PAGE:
All that dentistry for nothing
July 3, 2009 7 Comments
Ok, I’m cunningly going to sidestep the question of what my new game is about one more time and hope you don’t notice.
That’s partly because my PC gave up the ghost this week, so I’m still in the middle of setting up a new one. It didn’t help that the first replacement I bought had a suicidal disk controller, and the second has a bug in the video driver that meant my DVI monitor would just go blank in the middle of installing Windows, leaving me without a clue what was going on and the computer baffled about why I wasn’t answering its questions.
But here’s pause for thought: my new PC (or Next Month’s Rent, as I like to call it) has four 64-bit CPUs, each running at 2.5GHz. It has 8GB of RAM and a one-terabyte hard drive. OH… MY… GOODNESS! Even the graphics card has 320 data execution paths and 512 MILLION transistors.
I still have the second computer I ever owned, from way back in 1979. It had one 8-bit CPU running at 4MHz, being fed by 640 bytes of memory and no disk drive. The first disk drive I owned had 360KB of storage.
So the processor clock is now 640 times faster, not to mention having four times as many cores, eight times as many bits and a lot more fancy gizmos like caches, FPUs and a separate GPU to do a lot of the work. Disk space has increased by a factor of 1.6 million, and memory has shot up by a factor of 13 million!
Just imagine if cars were 640 times faster than they were in 1980, capable of scooting along at up to ninety thousand miles per hour! (They’d be spacecraft, in fact, since escape velocity is only 17,500 mph.) What would it be like if your cupboards could hold 13 million times as much stuff before it all started to fall out every time you opened a door?
Isn’t technology wonderful? So how come robots haven’t taken over the world yet?
I got to thinking about this because I was talking about my first computer in an interview for FlagNews, a local TV and Web infotainment show that I like and seem to have become mysteriously drawn into. Tyrus, the producer and one of the presenters, is a really nice guy who works hard to bring only good news to the people of Flagstaff and environs, and to create a video archive of the local culture on a shoestring budget. Some weird kind of synchronicity brought us together and I’m delighted to have met a friend. I’ll probably end up helping out at the show in some capacity – making tea, coiling cables and interviewing local scientists; that sort of thing) and I’m looking forward to meeting the rest of the team. Anyway, my interview is up on their website today (7/3/09). Tyrus and Pez (the editor, who I met at the folk festival last weekend) have kindly managed to pull it together into something that sounds like I knew what I was talking about (I’m a bit rusty).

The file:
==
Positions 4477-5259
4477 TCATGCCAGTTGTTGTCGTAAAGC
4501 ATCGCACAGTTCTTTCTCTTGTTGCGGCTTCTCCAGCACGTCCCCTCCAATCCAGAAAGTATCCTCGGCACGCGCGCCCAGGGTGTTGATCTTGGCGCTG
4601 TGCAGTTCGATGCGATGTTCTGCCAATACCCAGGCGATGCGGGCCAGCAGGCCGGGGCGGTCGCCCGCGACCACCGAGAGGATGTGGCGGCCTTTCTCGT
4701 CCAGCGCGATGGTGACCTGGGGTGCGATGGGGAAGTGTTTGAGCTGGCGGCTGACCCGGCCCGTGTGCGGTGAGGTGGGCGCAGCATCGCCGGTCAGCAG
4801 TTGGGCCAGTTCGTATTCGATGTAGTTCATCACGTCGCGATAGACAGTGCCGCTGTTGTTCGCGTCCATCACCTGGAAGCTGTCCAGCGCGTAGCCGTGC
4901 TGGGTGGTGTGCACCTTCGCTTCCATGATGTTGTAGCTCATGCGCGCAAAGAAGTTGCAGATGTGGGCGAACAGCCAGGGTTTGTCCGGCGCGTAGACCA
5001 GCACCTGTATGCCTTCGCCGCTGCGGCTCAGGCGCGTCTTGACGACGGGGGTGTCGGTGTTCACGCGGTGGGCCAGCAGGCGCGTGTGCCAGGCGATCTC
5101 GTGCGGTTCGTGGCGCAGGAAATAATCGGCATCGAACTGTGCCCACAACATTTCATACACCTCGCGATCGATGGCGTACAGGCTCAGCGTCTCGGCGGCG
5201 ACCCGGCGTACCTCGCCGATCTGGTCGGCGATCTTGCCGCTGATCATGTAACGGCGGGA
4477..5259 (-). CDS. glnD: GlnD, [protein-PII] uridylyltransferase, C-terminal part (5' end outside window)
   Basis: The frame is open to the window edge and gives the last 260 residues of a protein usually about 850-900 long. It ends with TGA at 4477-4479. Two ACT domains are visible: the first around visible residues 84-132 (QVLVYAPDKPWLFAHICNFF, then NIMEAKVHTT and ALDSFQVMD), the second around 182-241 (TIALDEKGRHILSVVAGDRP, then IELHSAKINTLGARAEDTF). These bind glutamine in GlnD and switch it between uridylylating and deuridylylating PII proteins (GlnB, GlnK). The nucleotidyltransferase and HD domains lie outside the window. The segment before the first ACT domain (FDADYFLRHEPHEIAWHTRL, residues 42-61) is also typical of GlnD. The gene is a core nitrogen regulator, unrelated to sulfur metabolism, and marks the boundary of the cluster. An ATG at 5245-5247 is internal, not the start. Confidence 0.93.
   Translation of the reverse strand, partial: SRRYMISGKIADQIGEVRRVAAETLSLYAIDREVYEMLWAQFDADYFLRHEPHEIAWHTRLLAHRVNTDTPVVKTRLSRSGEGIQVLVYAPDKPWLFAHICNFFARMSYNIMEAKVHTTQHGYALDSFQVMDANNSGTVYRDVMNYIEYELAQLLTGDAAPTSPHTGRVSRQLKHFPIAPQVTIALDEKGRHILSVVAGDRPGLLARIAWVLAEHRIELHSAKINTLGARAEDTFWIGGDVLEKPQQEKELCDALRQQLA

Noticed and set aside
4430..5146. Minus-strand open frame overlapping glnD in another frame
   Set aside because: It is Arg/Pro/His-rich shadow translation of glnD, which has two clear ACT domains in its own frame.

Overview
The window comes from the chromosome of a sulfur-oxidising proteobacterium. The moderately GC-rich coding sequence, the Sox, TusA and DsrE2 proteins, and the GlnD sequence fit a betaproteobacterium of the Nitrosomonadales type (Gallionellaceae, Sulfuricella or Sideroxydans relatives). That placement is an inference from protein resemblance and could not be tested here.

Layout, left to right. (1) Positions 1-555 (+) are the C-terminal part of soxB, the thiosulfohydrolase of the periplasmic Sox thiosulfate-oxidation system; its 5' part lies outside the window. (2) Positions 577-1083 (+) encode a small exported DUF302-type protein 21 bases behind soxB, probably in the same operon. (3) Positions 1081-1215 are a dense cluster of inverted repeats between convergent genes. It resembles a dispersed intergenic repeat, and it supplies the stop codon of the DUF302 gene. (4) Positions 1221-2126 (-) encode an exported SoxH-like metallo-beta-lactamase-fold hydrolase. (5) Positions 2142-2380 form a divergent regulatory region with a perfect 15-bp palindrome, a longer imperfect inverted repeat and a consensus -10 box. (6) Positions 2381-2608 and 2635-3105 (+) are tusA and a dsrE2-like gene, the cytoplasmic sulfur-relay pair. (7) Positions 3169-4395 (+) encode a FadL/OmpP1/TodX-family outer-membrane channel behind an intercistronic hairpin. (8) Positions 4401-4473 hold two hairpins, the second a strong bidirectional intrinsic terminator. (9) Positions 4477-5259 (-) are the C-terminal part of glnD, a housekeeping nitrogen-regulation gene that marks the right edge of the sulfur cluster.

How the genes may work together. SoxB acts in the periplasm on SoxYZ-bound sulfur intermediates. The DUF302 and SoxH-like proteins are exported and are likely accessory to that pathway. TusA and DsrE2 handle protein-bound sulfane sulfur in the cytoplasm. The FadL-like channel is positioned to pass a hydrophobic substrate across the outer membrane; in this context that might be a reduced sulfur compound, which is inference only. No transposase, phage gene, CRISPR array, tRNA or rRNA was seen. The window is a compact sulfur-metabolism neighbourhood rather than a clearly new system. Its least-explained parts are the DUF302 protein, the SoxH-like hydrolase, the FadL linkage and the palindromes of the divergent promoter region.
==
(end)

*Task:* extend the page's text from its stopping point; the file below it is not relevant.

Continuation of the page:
But here’s the thing: I always hated doing television and would turn down nine out of every ten requests, because if I ever plucked up the nerve to watch myself all I could ever see were my damn teeth – a random collection of great yellow things that stuck out at all angles. So about six months ago I had them fixed, and I felt so much better about myself. But there they are again! They’re disco-white and straight now, but they still dominate my face like Al Jolson’s lips in blackface makeup. Oh well.
I also did an interview for EuroGamer yesterday – by email. My teeth look so much better by email. With all this sudden attention I guess I’d better get on and DO something. More news on that in the next post. Probably.
P.S. And in a continuing flurry of interviews, Norm just pinged me to say that his recent interview with Ann (my first wife), about her research on Open Science and Public Engagement, is now up on the web at Machines Like Us. Hers has a lot more content in it than mine.
P.P.S. FlagNews really needs support, so if you happen to live in Northern Arizona and found my interview interesting (or not, for that matter), send ’em a little cash, why don’t you? There’s a PayPal link on their website. The same goes for MachinesLikeUs. People do this stuff out of the kindness of their hearts and we should encourage that as much as we are able.